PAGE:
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Publisher News Release Advice

Concerning the do's and don'ts of following up news releases with media people, I'd like to offer a few observations and recommendations.

I have the honor of being the Editor-in-Chief of the Midwest Book Review and in that capacity receive virtually hundreds of publicity releases from publishers large and small, experienced and novice. I've also sat on numerous seminar panels and workshops down through the years and listened to my editorial peers talk about this subject.

  1. Your publicity or news release and its follow-up should be written with the same strategy that a newspaper story or article is written. It must contain Who, What, Where, When, How, and Why.

    Who -- who are you.
    What -- what are you offering
    Where -- where are you (address, phone, e-mail, Web site info, etc.)
    When -- the appropriate timeliness of your publicity
    How -- how can the editor make best use of what your offering
    Why -- why should attention be paid to your PR out of all the hundreds of others

    Then make certain that (like a newspaper article) your synopsis can be gotten from the first paragraph. The second expands on the first. The third on the second. And the entire publicity release does not exceed one page. The follow-up contact is concise and will not take more than 60 seconds to perform (unless made longer by the editor's requests and questions).

  2. Follow up with a call or an e-mail inquiry phrased and framed to avoid confrontation (perceived or real), with the uttermost respect for that person's time and with an absolute civility.

    Literally read off the following questions (nothing will bug a busy editor more than to have the caller stumble around trying to articulate or describe what it is they want/need from the editor).

    • Step 1: This is [your name here] and I'm calling to confirm that you received our publicity (or news) release on [your book title or author's publicity tour here].

      Use the world "confirm" because it is a not threatening, non-controversial term. And things get lost in the mail or overlooked in the organizational setup all the time.

    • Step 2: I wanted to ensure that our information got to you because of its usefulness to your readers/viewers in (put your "reason why" statement here -- make it a single sentence if you can, two at most).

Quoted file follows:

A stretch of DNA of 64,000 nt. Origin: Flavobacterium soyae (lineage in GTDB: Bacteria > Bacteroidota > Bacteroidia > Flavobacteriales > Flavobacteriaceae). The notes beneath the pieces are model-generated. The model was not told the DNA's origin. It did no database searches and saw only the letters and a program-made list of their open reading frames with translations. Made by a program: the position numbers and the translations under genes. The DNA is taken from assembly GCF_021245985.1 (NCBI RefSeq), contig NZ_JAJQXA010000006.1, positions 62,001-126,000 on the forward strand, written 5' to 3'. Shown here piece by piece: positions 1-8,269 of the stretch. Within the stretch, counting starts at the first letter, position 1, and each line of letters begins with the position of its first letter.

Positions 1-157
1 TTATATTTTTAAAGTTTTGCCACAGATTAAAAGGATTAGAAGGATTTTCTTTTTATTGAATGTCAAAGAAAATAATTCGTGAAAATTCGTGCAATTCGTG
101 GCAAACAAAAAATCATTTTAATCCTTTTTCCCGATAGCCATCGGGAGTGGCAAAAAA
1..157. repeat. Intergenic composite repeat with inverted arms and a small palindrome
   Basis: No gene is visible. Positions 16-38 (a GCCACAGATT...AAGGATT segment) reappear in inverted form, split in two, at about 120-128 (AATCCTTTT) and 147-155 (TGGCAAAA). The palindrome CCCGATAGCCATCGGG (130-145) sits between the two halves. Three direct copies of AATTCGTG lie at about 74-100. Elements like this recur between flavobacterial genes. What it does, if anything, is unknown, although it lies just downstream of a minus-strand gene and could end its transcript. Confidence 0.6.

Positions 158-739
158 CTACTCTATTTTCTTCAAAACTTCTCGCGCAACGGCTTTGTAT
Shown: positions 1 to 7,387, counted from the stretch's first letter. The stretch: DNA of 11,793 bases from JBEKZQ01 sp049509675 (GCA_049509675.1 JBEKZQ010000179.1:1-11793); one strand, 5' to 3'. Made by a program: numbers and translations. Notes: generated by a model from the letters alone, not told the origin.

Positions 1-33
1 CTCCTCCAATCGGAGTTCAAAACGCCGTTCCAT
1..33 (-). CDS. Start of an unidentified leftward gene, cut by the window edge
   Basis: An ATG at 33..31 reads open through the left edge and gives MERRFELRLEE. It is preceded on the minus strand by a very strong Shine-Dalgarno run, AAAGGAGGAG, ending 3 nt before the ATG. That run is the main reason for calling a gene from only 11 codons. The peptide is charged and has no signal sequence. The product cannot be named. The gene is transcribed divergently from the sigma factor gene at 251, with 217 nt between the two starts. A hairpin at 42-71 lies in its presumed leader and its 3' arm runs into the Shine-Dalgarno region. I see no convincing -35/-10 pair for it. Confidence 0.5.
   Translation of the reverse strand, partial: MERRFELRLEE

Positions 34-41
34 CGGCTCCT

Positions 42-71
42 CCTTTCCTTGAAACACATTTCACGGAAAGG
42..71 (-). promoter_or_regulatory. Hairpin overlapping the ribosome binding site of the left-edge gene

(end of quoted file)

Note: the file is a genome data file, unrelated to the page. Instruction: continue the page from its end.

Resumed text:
Frame your "reason why" sentence carefully. You want to give that editor a persuasive explanation of why your news will do something good for them and their readers/viewers. What problem it will solve, what need it will meet, what good it will do, what question it will answer, what entertainment it will provide, etc.

    • Step 3: Is there any further assistance or information I can provide?

      If you've managed to intrigue the editor by this point, be prepared and able to supply author contact information, a review copy, more data, whatever is going to be needed if the editor decides he/she can make an article out of this, or a guest interview opportunity, or a staff assignment, etc.

  3. Editors come in three basic categories: The Good, The Bad, and The Mediocre. Some editors are positively phobic about dealing with publicists or publishers. Others welcome the well-prepared publicists or publishers with open arms. Most fall somewhere between these two ends of the spectrum.

    Get on a first-name basis if you can, especially if you anticipate future dealings arising out of future publishing projects. Keep records of which editors seem good to deal with, and which ones are just too abrasive or uninterested to waste any of your time with on future project personalized follow-ups.

    And if you've got some that have given you a good welcome and their time, send them a "Thank You" card stating your appreciation (regardless of whether or not this contact resulted in any concrete benefit for your current project). A "thank you" card will fix you in their memory as a person they won't mind hearing from again on future projects.

  4. You will always encounter editors that "can't be bothered" and will give you a quick brush-off. Think of this whole sector of publicity/promotion activity as "door-to-door" selling and know that you will succeed with a percentage of your "contacts." And that serendipity happens. Good surprises and unforeseen leads can occur with those successful contacts. And the unsuccessful contacts are simply a part of the normal operational overhead costs of publicity and promotion.

  5. There are a lot of "how to" books available to help you develop a successful and persuasive publicity release or news article oriented release. You'll find a batch of them on the Midwest Book Review Web site page Writing/Publishing Bookshelf. And most of them are available for free through your local public library (directly or through interlibrary loan service).

    If you are going to do your own marketing then you must learn how. And that "learning curve" is best composed in part by reading "how to" books, in part by dialoguing with colleagues who have been there before you, and in part by your own experience. There are no shortcuts, no "magic pills." But neither do you have to reinvent the wheel. There are splendid examples that you can adapt to your own particular case and lots of sound advice from folks who have walked the path you've chosen to trod.

    As a small press publisher, if you cannot invest a portion of your time in learning how to market effectively (and that includes media contact follow-ups), then you must either pay someone else to do it for you, or go into some other line of work.

Jim Cox
Midwest Book Review

James A. Cox
Midwest Book Review
278 Orchard Drive
Oregon, WI 53575-1129
phone: 1-608-835-7937

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